Eastnor is a tiny village just a mile or so from Ledbury, and is dominated by Eastnor Castle, work on which was started in 1810, and completed in 1820.
When one of the wealthy landowning Cocks’ family moved to Eastnor at the end of the 16th century they.
married into the Worcestershire Somers’ family and the sum of their estates – including the inheritance left by the Lord Chancellor Somers in the early 18th century and the banking wealth of the Cocks Biddulph Bank (now incorporated into Barclays Bank) – gave the 1st Earl Somers the funds to start building Eastnor Castle. He married the daughter of the wealthy Worcestershire historian, Dr Treadway Nash. Robert Smirke was appointed as architect of the building, and people’s opinions on the Norman Revival style vary considerably, but actually I think that it is beautiful, and it stands in the most glorious grounds.
In the 1870s, the agricultural downturn caused a massive drop in the wealth of the Somers Cocks family, and the Earldom died out in 1883. The last Lord Somers inherited the Castle in around 1920, but it was a sadly depleted estate and in 1926 Lord Summers moved to Australia with his family when he was made Governor of Victoria. The castle was left empty until 1931 when the family returned and some improvements were made to the interior, but when war broke out it was left empty once again. Lord Summers widow did live there again for a few short years after the war but her finances were crippled by hefty death duties. In 1949 the Hon. Elizabeth Somers Cocks and Benjamin Hervey-Bathurst moved into the castle and set about restoration and repair work. Their son is the present owner.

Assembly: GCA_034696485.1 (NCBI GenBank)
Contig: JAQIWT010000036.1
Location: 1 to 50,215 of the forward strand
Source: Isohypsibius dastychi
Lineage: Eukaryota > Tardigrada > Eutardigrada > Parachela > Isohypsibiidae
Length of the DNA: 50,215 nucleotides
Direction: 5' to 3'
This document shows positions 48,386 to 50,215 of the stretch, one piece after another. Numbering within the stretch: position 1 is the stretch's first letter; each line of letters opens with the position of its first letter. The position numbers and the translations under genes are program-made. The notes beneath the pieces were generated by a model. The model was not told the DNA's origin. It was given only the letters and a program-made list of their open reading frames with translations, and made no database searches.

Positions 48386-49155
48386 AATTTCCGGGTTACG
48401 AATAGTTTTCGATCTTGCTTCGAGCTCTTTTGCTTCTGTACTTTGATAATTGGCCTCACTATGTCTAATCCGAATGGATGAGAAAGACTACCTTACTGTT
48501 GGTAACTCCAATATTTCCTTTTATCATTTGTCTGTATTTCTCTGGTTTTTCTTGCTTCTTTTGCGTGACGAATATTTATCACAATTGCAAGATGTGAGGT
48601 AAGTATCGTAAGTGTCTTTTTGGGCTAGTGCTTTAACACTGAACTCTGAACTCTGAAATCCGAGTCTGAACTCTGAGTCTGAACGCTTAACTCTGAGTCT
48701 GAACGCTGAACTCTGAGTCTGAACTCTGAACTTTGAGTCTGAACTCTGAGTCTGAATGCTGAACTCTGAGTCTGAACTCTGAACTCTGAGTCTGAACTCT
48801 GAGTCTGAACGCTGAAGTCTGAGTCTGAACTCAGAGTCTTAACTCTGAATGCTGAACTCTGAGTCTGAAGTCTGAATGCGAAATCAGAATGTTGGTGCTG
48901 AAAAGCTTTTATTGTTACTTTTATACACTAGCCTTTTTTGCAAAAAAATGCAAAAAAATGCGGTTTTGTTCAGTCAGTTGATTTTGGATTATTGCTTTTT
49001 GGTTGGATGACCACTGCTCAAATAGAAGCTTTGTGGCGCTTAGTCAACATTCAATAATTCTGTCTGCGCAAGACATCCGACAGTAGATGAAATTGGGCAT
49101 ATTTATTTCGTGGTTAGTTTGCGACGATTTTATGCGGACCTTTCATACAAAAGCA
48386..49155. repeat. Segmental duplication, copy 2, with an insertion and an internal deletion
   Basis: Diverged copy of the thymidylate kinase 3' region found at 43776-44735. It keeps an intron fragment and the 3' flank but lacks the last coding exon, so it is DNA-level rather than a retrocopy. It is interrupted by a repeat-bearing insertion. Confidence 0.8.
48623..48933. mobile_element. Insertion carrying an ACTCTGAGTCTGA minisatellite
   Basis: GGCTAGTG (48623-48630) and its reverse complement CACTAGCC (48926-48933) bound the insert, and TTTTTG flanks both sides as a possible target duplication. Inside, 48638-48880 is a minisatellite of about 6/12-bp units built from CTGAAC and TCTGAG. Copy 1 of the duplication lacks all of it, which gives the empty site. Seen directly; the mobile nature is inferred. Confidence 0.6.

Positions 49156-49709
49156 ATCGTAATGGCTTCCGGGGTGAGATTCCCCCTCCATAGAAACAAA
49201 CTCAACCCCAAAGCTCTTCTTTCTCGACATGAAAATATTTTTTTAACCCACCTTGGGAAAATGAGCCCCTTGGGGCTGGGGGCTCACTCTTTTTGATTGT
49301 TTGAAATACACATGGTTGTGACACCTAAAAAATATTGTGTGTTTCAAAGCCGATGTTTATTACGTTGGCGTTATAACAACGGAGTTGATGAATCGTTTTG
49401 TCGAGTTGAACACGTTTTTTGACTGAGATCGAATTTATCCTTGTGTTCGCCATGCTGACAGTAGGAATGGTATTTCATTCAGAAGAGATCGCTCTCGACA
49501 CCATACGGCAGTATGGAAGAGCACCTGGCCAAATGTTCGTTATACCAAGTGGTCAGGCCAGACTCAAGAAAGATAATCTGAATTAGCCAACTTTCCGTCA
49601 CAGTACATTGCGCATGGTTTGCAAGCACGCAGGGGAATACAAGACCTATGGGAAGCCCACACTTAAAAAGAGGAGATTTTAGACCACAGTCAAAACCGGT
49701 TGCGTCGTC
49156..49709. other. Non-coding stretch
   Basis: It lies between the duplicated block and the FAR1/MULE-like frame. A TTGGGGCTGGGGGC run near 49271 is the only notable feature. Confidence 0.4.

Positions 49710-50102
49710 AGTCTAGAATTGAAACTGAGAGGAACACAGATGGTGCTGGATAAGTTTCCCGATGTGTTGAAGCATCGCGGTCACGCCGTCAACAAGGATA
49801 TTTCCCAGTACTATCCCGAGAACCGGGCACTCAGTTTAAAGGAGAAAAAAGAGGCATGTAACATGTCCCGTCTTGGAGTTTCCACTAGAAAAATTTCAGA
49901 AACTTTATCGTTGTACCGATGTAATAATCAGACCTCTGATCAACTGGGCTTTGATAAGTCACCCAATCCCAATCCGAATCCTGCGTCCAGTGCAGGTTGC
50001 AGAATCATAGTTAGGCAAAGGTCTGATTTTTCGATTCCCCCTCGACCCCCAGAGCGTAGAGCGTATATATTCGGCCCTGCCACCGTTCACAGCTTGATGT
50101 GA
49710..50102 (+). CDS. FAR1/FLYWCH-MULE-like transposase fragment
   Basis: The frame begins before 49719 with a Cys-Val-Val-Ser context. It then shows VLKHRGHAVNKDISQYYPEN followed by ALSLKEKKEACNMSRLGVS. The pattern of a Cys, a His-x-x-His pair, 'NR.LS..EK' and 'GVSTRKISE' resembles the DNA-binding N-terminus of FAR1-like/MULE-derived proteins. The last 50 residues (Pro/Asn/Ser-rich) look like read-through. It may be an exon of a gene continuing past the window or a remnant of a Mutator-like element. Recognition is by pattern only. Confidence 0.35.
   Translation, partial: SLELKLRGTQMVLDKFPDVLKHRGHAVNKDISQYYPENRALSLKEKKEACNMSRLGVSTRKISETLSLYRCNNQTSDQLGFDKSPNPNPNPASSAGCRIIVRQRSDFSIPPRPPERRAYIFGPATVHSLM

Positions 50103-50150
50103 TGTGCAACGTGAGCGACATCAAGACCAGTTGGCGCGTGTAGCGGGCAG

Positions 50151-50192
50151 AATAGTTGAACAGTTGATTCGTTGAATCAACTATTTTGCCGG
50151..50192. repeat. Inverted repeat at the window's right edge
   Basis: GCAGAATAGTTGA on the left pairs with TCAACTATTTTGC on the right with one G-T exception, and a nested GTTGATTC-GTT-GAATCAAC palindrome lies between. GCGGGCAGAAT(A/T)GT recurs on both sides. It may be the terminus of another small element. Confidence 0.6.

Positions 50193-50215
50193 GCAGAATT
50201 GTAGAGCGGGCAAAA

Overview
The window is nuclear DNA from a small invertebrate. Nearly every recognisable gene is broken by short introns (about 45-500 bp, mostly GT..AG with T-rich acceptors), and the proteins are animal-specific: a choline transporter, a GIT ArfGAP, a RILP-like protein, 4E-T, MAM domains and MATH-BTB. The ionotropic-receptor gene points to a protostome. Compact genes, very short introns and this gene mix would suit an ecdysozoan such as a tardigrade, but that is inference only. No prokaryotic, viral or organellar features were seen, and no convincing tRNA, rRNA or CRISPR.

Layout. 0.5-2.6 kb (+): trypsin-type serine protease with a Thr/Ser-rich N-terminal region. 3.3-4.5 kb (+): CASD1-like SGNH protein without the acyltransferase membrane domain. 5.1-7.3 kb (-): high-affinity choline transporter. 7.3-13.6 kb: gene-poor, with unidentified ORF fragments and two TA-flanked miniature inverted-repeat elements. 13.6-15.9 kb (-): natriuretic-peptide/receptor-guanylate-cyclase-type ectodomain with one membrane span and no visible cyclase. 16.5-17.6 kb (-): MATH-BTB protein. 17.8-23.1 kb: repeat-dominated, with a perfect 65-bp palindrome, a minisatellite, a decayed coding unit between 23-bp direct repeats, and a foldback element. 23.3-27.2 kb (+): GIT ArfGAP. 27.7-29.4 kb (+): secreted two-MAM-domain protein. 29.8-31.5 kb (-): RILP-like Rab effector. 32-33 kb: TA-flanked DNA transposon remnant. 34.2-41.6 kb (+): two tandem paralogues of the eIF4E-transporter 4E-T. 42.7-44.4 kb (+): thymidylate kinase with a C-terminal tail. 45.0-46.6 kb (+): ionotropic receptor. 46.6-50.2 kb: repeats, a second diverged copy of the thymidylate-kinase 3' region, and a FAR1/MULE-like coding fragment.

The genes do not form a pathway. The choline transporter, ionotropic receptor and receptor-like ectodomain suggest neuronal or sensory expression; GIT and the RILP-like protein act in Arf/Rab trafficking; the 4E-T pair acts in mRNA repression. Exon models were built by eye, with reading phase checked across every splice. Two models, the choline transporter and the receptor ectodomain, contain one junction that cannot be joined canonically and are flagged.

During the building period of the castle, there would have been many local people employed as labourers or craftsmen, and once completed there would have been many household staff……..so if your ancestors came from the Eastnor area around this time then they may well have been employed by the castle.
The story of the old font deserves embellishment. It was found beneath the floor of the Nave when this was being rebuilt in 1851, and the much more modern base was carved early in the 14th century. It was clearly designed for total immersion of babies, and there is a hinged cover with a lock which meant that not only the holy water could be kept safe, but also other valuables. All fonts from the middle of the 13th century up until the Reformation were locked by order of the Archbishop of Canterbury in 1236, as a safeguard against sorcery, and possibly also to prevent “hedge priests” from secretly baptising babies at a fee lower than that of the Parish Priest. The staples for locking the font were removed during the Reformation.